Greg Pak has created such an interesting issue and one that should easily become one of the more iconic and classic of issues. If the golden, silver, and bronze age of comic books are only relevant in the sense of what certain comics mean to generations, than Action Comics issue 41 will one day be part of the golden age era of comics generations from now. I would not be shocked if I were to see in the future this issue being lauded as an important statement on our time, our world, and a Superman for all seasons. The Kentville peace rally turned street battle, with all respect to world history and those that have lived it, seems jarringly reminiscent of the peace rallies and marches in the 60’s and 70’s. The SWAT officers turn on the neighborhood, despite them staying calm and not engaging in a violent way, and begin to fire upon the residents with tear gas. Aaron Kuder nails the fear, worry, and desperation on all the Kentville residents faces and Pak’s “God help us” line perfectly accentuates the nightmarish scenario unfolding.
Superman finally arrives, despite being “so damn tired.” He “can barely lift the chains,” he “can’t clap my hands and make it all blow away,” he “can’t fight for them.” Clark Kent, still recovering from his last solar flare which has reduced his powers to that of the early Siegel and Shuster days of Action, calls in his chips. He reminds the world why he’s Superman and reminds the officers of times he’s helped them and asks the main officer in charge not to turn on the peaceful residents. He brings Kentville hope and Kuder delivers a spectacular splash page of good, old-fashioned optimism.
“I’m tired of even hearing words like “Brainiac” and “Zod” and “Doomsday.” That’s what the lead officer, Binghamton, tells Clark. In many ways, he has a point. He goes on to say that he’s essentially tired of those like Superman who bring trouble into the world and “of your word meaning more than ours when we’re the ones who actually bleed for this town.” Binghamton reveals his ultimately sadistic plan to “beat the hell out of” Superman and “roll over every moron” on the street.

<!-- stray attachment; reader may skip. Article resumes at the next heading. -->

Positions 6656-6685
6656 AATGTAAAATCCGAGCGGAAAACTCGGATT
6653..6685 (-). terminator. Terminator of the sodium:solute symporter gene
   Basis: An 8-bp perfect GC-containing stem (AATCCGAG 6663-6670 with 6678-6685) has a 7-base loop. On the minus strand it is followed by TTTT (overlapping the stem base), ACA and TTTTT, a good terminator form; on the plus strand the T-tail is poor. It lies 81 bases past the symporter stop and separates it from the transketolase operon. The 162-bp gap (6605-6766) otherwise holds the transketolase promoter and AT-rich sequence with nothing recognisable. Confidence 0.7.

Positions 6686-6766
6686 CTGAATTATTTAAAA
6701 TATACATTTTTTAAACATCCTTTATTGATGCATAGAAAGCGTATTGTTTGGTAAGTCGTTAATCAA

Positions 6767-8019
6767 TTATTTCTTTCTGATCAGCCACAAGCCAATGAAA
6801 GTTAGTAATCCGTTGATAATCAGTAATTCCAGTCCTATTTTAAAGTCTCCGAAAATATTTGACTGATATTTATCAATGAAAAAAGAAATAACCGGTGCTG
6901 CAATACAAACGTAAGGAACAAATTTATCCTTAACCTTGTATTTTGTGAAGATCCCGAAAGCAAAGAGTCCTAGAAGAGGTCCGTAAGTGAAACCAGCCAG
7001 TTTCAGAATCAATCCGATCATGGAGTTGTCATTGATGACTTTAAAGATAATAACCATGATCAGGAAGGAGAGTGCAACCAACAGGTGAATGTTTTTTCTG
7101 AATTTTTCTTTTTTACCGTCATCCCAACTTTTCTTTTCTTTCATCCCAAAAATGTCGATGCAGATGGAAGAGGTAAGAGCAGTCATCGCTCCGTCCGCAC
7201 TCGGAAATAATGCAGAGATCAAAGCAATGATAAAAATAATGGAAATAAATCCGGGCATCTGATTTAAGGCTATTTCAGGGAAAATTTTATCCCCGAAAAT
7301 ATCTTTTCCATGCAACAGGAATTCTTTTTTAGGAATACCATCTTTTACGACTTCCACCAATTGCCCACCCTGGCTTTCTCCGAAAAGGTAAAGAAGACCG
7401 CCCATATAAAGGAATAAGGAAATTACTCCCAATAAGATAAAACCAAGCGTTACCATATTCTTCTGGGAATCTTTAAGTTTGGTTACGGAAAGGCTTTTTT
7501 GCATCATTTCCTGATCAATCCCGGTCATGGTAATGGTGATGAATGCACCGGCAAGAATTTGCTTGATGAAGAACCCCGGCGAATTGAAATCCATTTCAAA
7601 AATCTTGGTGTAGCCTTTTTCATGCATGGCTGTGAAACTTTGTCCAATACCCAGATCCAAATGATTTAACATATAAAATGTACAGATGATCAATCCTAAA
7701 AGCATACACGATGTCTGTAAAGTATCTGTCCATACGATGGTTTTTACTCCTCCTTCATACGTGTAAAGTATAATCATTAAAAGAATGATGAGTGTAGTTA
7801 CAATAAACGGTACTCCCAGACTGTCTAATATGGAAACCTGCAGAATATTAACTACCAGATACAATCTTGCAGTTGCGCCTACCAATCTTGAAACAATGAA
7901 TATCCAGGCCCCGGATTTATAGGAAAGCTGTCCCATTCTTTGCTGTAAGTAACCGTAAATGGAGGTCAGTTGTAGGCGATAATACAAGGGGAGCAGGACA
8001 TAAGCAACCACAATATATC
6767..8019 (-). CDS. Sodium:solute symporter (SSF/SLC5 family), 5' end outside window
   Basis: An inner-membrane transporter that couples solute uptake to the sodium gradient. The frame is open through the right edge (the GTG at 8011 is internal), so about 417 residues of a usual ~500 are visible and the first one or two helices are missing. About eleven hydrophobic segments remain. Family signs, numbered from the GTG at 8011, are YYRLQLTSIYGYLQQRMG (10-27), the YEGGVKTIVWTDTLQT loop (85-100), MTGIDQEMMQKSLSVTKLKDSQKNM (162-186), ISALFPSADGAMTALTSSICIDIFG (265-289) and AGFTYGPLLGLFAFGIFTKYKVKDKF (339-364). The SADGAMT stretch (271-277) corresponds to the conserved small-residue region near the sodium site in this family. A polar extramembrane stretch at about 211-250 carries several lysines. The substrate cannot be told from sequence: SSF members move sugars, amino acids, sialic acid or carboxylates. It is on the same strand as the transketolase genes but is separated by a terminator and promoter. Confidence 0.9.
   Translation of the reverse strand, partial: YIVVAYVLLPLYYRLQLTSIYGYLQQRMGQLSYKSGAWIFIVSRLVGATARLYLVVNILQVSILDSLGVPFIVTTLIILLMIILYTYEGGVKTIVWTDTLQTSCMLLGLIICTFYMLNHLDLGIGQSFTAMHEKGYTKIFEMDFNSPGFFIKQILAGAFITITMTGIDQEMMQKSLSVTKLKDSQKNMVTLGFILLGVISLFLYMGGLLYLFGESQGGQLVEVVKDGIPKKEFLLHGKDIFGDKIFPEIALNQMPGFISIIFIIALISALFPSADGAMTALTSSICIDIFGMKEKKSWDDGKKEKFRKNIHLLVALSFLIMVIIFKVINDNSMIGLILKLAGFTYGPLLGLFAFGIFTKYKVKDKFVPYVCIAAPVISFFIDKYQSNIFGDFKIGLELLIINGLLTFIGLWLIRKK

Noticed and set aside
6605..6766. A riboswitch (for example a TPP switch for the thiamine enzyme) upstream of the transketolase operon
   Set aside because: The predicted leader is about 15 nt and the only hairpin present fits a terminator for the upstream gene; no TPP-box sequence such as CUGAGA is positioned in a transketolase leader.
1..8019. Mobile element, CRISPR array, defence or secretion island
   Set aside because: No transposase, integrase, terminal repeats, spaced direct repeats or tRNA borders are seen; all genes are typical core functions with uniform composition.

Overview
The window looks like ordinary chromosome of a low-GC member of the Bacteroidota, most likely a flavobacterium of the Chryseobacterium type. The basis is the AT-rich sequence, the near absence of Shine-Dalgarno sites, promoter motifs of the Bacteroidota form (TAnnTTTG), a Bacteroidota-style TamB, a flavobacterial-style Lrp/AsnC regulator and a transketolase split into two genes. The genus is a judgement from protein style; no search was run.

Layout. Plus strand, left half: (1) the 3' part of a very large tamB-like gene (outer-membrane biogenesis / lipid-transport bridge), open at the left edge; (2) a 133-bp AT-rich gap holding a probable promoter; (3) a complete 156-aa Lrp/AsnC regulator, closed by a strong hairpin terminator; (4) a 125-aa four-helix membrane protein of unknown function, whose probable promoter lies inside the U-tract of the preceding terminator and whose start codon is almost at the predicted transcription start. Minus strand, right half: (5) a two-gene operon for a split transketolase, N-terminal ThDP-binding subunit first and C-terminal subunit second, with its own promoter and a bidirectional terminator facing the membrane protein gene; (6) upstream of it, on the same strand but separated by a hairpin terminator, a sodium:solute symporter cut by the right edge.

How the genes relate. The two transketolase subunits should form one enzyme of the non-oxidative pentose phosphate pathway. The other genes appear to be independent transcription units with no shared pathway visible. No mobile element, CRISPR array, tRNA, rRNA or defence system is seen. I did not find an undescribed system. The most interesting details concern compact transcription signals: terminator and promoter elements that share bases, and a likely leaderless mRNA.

The strength of Greg Pak and Aaron Kuder’s Action Comics issue 42 is that it’s a story that deals with a culturally relevant issue and can stand on its own legs despite being a small part of a much larger story. Action 42 could easily be picked up and enjoyed by just about anyone looking for a smartly written story and/or a well-told Superman comic. There is such a brilliant commentary on social injustice, violence, hope, and heroics being made within this issue and I strongly urge everyone heading to their local comic shop to pick up this issue. Also, Lee Lambert is easily growing into one of the more important of characters within the DC You initiative to diversify their titles. She isn’t a stereotype, she’s a fully formed character and one that works for people of any background. I love her and cannot wait to see more of her. As I mentioned before, she’s everything that Lois Lane should be. Kudos to Pak and Kuder on successfully introducing a new character.
Action Comics issue 42 gets five stars and is available now.
ACTION COMICS #42
Written by GREG PAK
Art and cover by AARON KUDER
TEEN TITANS GO! Variant cover by DAN HIPP
On sale JULY 1 • 32 pg, FC, $3.99 US • RATED T
Retailers: This issue will arrive in stores with two covers. Please see the order form for details.
The Superman epic you never expected – “TRUTH” continues! Who will stand by Clark Kent?